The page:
The letter was published in a number of newspapers across New England, and the attention that it brought gained Mashpee self-governance, only to see 30 years later that we were forced to incorporate as a town in the Commonwealth against our will. Nearly 200 years later, we are still fighting for this same dignity, to keep what is ours in spite of how it could enrich others who covet our land.


Illegal clear-cutting of about a hundred acres for development in Mashpee brought minimal fines that amount to a slap on the wrist compared to potential profits for developers.

For the colonial mind and the corporate mind, the idea that a resource would be allowed to simply exist without being commodified for profit is unimaginable. From this viewpoint, the only way a community or a nation should be allowed to control a resource is if it is leveraging it for profit. To the invested interests there is no value in natural beauty, fresh air, clean water, or in preserving a livable planet for the future. The only value is the here and now of quarterly earnings and profit statements.

Whether it is oil in Alaska, lithium in Peru, diamonds in Angola, or real estate development in Mashpee, we must stand ready in each generation to challenge the greed and injustice of the insatiable colonial machine. Our very survival depends on it.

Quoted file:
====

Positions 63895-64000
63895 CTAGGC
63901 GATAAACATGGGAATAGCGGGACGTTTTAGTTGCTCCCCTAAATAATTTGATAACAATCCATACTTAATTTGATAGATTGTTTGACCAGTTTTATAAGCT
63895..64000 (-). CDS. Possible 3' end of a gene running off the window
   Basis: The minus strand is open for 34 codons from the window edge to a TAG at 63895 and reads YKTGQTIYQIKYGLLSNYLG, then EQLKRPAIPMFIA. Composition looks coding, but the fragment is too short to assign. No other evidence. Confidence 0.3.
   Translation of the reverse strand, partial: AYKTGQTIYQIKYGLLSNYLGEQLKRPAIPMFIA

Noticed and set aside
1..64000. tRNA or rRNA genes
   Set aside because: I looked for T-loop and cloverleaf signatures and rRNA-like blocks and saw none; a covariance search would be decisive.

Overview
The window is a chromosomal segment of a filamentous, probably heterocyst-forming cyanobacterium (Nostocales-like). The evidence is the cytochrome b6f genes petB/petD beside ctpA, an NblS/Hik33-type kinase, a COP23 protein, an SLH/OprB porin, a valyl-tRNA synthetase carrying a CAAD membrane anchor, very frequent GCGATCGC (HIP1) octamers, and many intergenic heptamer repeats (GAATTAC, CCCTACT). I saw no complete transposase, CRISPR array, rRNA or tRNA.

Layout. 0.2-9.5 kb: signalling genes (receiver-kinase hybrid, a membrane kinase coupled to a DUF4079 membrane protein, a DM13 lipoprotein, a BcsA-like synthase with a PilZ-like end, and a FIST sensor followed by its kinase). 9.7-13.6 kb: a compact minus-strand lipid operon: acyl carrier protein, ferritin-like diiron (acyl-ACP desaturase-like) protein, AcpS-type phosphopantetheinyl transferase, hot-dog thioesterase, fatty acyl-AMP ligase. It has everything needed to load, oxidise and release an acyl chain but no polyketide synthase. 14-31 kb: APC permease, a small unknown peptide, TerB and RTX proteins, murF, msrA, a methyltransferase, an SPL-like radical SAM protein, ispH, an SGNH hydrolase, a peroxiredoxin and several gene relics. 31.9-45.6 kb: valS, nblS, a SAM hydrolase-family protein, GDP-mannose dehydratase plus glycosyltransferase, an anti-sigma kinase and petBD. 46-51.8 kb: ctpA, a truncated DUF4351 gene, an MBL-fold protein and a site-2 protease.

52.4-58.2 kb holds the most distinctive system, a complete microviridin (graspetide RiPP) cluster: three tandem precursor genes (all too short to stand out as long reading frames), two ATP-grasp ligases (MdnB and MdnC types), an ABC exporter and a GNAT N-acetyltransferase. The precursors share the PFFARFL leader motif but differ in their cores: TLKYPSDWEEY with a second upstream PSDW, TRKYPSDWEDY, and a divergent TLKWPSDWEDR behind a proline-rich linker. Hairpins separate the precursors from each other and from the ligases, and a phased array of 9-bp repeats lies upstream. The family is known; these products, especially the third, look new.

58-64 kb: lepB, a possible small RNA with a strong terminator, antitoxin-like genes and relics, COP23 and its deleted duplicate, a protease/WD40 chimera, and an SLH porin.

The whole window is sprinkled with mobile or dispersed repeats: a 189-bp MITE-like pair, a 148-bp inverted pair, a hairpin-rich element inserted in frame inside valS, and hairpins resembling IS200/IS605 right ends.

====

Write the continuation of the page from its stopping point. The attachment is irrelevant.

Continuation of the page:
--Hartman Deetz (Mashpee Wampanoag) has been active in environmental and cultural stewardship for over 20 years. He is a traditional artist as well as a singer and dancer, having shown his art in galleries, and performed for audiences from coast to coast across the US. He is currently a 2023-2024 Cultural Survival Writer in Residence. 


All photos by Hartman Deetz. Top photo:  Mashpee River.  Some of the last pristine sections of Mashpee River are under pressure for development. Developers of the Mashpee Commons promise "affordable housing" but a recent study found that only 2% of housing listed as affordable for tax and zoning purposes was actually listed as "below market rate" (WGBH priced out).